If a room is more one person’s “domain” – they love to cook and couldn’t care less about meal prep – let them organize that space. They’ll be more particular about how they want their kitchen set up if they’re the one using it all the time.
Perfect the art of the multiuse space. You want a craft room. They want a home office or someplace for the foosball table. Take some tips from our guide to creating a guest room/office combo and design a room everyone can love.
Remember to include children in this process of communication and compromise. It might seem strange for a child to have sentimental attachment to a piece of furniture, but for the younger set, those attachments not only exist, but also can be surprisingly strong. Major changes in living arrangements and family structure can be unsettling for kids as it is. It might be worth keeping an item to avoid stirring up your child’s resentment, even if you think that belonging is unnecessary.
4. Be better together.
Now that you have your excess of belongings under control, you can start creating a stronger sense of “ours” by organizing and decorating your “together home.” Find new pieces to fill any gaps and seamlessly blend your styles. Use these pieces – a new couch, artwork, dishes, whatever – to make it a couple’s home, not someplace two people stash their stuff.
If your partner is moving into your established home, let them add and change things. You might be used to having everything a certain way, but you don’t want them feeling like a guest in their own home.
Practice more compromise. A good way to blend different styles is to focus on colors. Choose colors for the walls, rugs or furniture that you both like and use them throughout the house. That will add a certain amount of cohesiveness to the whole home’s aesthetic, even if you’re style preferences aren’t identical. Then layer in some of the quirkier, more unique aspects of your individual design tastes.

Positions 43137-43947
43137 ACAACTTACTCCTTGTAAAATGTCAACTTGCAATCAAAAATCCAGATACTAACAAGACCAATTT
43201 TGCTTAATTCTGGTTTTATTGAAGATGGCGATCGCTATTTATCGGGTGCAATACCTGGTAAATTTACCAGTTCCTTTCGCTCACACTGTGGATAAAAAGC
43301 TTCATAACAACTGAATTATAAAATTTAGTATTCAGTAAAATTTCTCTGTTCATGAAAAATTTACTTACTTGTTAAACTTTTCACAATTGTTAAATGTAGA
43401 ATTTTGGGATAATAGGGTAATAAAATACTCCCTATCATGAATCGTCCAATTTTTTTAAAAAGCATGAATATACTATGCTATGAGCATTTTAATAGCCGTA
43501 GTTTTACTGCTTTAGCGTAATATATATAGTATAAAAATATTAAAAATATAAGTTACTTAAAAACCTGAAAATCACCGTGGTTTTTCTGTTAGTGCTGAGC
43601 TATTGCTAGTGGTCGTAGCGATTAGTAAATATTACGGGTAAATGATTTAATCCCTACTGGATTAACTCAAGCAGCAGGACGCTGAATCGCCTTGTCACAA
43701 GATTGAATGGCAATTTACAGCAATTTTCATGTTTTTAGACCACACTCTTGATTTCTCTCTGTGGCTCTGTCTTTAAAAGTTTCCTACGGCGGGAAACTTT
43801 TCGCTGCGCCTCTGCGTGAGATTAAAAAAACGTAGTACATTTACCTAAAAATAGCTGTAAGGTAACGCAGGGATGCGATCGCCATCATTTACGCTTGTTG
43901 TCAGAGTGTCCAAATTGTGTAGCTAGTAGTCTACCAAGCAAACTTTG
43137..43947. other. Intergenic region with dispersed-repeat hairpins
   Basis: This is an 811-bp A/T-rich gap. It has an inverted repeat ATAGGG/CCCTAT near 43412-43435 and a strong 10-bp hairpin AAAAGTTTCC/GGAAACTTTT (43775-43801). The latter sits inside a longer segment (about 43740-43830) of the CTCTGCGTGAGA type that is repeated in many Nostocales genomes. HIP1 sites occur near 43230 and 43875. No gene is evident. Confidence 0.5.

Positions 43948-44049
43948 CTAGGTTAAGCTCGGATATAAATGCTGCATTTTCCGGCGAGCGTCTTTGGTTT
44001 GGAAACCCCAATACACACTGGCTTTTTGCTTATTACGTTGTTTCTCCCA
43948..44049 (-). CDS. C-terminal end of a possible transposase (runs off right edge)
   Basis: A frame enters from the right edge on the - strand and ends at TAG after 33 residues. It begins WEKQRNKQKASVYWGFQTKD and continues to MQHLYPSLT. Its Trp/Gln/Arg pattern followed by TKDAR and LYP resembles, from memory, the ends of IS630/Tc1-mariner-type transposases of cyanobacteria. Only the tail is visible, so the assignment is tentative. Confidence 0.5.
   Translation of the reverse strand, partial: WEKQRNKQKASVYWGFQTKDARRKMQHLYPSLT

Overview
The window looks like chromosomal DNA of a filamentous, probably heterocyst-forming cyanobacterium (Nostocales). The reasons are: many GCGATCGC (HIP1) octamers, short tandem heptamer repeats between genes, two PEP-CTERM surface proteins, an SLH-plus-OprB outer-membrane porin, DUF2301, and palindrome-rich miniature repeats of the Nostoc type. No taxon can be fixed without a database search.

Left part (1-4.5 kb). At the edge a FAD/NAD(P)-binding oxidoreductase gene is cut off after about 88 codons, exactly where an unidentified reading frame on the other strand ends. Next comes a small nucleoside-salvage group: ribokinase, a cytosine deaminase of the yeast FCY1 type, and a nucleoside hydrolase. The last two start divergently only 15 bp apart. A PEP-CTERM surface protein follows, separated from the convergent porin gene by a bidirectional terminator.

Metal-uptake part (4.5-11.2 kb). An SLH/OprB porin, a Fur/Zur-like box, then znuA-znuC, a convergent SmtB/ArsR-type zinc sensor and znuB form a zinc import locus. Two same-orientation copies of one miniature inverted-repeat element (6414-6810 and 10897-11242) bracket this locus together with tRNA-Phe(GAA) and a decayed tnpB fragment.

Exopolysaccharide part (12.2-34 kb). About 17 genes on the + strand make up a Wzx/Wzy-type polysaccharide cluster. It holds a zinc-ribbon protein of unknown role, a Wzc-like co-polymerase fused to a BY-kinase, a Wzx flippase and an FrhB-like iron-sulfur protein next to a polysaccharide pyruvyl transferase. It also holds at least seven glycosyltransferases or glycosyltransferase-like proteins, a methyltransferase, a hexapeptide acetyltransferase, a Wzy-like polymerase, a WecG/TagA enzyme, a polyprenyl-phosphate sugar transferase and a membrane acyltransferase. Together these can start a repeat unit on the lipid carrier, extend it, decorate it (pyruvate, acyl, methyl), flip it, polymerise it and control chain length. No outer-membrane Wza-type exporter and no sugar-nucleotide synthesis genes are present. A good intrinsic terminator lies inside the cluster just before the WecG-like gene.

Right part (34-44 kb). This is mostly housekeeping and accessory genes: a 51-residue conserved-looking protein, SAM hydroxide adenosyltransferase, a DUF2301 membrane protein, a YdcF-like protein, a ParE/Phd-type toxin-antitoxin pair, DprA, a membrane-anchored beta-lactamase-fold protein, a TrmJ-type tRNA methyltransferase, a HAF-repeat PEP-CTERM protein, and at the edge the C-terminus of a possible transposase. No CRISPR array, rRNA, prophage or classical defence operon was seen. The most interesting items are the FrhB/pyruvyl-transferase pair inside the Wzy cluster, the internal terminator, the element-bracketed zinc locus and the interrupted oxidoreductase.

For example, if they like neutrals and you think they’re boring, paint the walls greige or a more “colorful” neutral like sage green or blush pink. Then add bold, striking artwork for balance. Or maybe you pick a teal couch and “tone it down” with an oatmeal throw blanket.
We like this simple compromise, too: for common areas, hang pictures of both families or the couple together instead of paintings or other artwork. New family photos will serve as a constant reminder of the “us” as well as work around some of those artistic differences.
5. Marry décor with convenience.
We’ve talked a lot about décor and style, but remember that you’re also combining routines and ways of doing things. Your home, which might be feeling like a source of contention, can also be your biggest asset.
Choose the right amount of privacy. If you marry later in life, you know that each person might be more set in their ways than they were 30 years ago. While you’re starting a new life together, some alone time can also be beneficial to your relationship. Use these strategies to find more privacy with home décor.
A family command center may be especially important with (more) kids in the mix. You’re not just blending homes, you’re also blending schedules. Keeping track of homework, practice schedules and what everyone’s favorite foods are – hello, chalkboard – will be much easier with this single station for information.
Install a smart lock. You knew we, Schlage, had to sneak this in somewhere. It isn’t a stretch, though, to say that when you’re blending homes, especially with children, a smart lock can make your life much easier. Perhaps you don’t have spare keys to hand out to the new family members in the house. Or maybe they aren’t quite old enough to trust with their own key (“What do you mean you lost it again?!”).
With a Schlage smart lock, you can create unique access codes for every member of your family so they can come and go without a key. And when you connect it to your home network and pair it with a compatible smartphone app, you can even see when they use their code. That’s perfect for keeping an eye on things as you all settle into new routines.
When life changes, we believe your home should, too. It doesn’t have to be hard to get the house of your dreams. Find simple tips at the Schlage blog, from choosing the right door locks for toddlers to what to do when adult children move back in.